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The Plight Of The Chinese Sportsperson

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Chinese woman footballer Sun Wen made her debut appearance for the national team at the age of 17. She played 13 years for the China. During that period, she was part of the team which won the Olympic Silver medal in the 1996 Atlanta games, took part in the first four women’s FIFA World Cups, won the Golden Boot and Golden Ball for the 1999 World Cup (where China finished runners up), and shared the FIFA Player of the Century award with American Michelle Akers.

What is Wen doing now? At 33, Wen is washing her own kits. China Youth Daily reported it initially and an English report on it can be found in Malaysian The Star:

Sun Wen and her teammates are accommodated in rooms no more than six square metres with dirty sheets on tiny beds, malfunctioning television sets and air-conditioning and a leaking toilet, according to a report in the China Youth Daily.

“I buy a plastic basin to do my laundry wherever I go,” the 33-year-old Sun Wen told the newspaper. “I’m afraid I’ll have to bring my own bedclothes next time.”

Wen’s life was going well till a few years ago. She was signed in 2001 by the Atlanta Beat of the Women’s United Soccer Association (WUSA) and living the life her talent deserved. WUSA, of course, started with much fanfare roping in the top plight women’s footballers in the world in 2001 before folding up shortly thereafter in 2003, but that is another story. Wen was then recalled home to China. She joined the Fudan University in Shanghai, China to study journalism and looked forward, rather than back at this crucial juncture of her life. In December 2005, Wen announced her comeback and returned to the women’s national team.

If an extra ordinary talent in Wen reaches the situation she has, why would any one take up or want to take up football in China, at least as far as women are concerned? What about the situation of the men’s football team and sport persons in general in China? China expects world standard performers. It is focussing on building young sports stars to perform internationally. But why should some one follow sport in the country seeing the situation some stars find themselves in?

A few weeks ago, news emerged of former weight lifting champion, Zou Chunlan. At 36, Zou is nearly destitute and working in bath houses. Reports Yahoo:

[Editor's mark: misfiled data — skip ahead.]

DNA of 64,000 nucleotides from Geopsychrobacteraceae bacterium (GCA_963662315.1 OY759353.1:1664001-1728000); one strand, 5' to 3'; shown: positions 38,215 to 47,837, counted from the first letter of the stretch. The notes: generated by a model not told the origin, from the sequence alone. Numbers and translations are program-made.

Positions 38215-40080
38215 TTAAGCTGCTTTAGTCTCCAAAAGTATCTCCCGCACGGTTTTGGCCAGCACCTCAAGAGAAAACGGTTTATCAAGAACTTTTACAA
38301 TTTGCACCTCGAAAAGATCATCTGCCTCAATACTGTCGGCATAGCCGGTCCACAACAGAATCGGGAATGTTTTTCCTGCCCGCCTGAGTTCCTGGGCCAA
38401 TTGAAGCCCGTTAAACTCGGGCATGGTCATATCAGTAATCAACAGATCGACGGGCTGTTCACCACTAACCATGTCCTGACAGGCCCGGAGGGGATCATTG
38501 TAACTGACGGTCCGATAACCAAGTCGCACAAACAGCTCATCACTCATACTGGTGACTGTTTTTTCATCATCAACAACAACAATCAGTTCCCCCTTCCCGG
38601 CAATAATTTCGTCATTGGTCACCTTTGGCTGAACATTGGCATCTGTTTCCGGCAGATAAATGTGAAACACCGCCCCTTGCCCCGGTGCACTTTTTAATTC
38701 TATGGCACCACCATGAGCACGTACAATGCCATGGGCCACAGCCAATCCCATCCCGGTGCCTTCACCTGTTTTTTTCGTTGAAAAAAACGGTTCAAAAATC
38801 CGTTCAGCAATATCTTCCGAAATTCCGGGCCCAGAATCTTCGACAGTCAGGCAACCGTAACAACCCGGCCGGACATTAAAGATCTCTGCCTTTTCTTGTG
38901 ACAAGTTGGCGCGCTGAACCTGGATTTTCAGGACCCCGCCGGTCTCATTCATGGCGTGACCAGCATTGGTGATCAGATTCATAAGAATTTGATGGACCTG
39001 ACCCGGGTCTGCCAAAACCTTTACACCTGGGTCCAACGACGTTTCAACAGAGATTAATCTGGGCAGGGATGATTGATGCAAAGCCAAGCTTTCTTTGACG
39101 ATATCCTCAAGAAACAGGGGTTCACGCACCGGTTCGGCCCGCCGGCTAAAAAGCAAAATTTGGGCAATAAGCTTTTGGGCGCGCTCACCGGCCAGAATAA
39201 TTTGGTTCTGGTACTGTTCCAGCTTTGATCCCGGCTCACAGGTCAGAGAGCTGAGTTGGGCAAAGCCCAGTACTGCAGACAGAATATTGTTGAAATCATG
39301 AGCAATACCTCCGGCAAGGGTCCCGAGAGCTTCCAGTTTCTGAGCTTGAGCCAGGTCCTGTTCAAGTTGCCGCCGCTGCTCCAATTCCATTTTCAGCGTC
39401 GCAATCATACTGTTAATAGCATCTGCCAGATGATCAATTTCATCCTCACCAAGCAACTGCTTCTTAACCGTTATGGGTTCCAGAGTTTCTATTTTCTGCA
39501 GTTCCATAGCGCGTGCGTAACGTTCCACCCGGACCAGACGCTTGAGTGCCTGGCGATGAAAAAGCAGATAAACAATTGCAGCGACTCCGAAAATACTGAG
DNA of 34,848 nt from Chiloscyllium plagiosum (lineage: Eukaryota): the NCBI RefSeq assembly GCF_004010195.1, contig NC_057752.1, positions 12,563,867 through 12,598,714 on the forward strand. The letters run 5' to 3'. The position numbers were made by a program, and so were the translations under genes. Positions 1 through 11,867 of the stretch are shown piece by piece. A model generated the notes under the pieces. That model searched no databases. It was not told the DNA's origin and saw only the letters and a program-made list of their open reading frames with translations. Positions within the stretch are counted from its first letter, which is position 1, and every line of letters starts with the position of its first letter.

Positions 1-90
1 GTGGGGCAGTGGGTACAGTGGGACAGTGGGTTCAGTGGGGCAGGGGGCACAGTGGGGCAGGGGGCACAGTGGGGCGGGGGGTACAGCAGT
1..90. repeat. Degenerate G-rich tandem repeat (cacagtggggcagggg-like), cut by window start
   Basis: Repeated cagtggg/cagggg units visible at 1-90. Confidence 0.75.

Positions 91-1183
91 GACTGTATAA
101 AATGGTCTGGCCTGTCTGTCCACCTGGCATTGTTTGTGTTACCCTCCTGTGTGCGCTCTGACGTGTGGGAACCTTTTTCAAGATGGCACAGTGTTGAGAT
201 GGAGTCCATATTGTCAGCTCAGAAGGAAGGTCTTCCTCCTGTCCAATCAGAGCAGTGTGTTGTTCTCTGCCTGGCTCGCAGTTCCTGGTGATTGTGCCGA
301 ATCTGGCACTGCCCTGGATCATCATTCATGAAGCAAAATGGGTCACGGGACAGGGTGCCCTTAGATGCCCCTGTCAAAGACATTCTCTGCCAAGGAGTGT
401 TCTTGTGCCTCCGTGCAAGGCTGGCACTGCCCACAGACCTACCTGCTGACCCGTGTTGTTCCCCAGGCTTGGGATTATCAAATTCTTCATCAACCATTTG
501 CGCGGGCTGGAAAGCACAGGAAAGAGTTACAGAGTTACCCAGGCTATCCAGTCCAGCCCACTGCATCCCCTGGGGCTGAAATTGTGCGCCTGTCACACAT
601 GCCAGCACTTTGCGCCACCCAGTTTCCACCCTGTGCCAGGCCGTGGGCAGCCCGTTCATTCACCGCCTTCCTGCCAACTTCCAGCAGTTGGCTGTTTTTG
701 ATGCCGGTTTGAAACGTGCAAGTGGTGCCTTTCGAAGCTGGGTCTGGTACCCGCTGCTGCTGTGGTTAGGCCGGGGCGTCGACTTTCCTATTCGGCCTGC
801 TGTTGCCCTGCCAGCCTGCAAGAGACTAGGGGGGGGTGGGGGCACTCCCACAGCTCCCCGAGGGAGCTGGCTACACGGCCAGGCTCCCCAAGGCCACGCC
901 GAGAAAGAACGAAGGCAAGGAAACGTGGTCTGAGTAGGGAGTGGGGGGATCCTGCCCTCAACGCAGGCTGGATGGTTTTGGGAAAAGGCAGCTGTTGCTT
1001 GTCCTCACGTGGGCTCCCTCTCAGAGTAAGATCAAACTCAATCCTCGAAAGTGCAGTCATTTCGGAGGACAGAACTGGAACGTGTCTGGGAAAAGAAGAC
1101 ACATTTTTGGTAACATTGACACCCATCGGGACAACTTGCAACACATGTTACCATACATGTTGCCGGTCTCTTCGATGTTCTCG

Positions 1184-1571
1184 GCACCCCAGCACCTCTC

Zou Chunlan, 36, won several gold medals in China’s National Games between 1987 and 1993 but following retirement was unable to find steady work due in part to poor health she blames on drugs taken during her athletic career.

“I said to my coach… I’m now always growing a beard, during training I was always made to take a ‘power supplement’, now I’ve become like this, you won’t get me work, what am I to do?” she was quoted by the Beijing News newspaper as saying.

“I was once very proud of these medals but now they only give me painful memories.”

I am not going to go the drug story path as that is an often repeated story. Also, it is a story which is speculated upon about many countries and not just China with the degrees of usage varying. What I am concerned about is the Chinese sportsperson. Often times lack of money in a sport is linked to lack of success or lack of demand among the general public ceasing to bring sponsorship to the sport and it’s athletes.

In China, the demand for sport is there as people love sports in the country. There is even the success, as shown by the tremendous achievements of Wen and so many others. The recognizable example would obviously be Yao Ming and his NBA success. Why then, does the money not come to the sport or the sports persons? Things are changing in China, but they aren’t obviously changing enough. Else stories such as the two stated would not have arisen in the first place.

The good news is that with the Internet and the speed at which information travels, knowledge increases. How else could I have known about all this? How else could you be reading this piece? The internet is a medium impossible to get rid off completely. The China Youth Daily, which reported this for example, is the first independent newspaper existing in China. As information travels, questions are asked. People become answerable when earlier they weren’t. Changes occur. I hope changes occur more swiftly though.

Additional links:

Profile of Wen from the official World Cup site ahead of the 2003 World Cup.

Another news item previewing Wen before the same tournament.

CNNSI announcing Wen’s deal with Atlanta Beat and Wen’s comments back then.
Wen’s profile from Fifa.com.

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About Pratyush Khaitan

  • There was a great feature in ESPN the Magazine about a Chinese basketball team barnstorming the West Coast of the U.S. playing semipro teams in hopes of becoming a power in 2008. Seems like they like the dorm lifestyle while they were in California, but it was unclear how one team — where only a couple players have a shot at making the national team — was going to make a difference with experience against C-level American basketball players.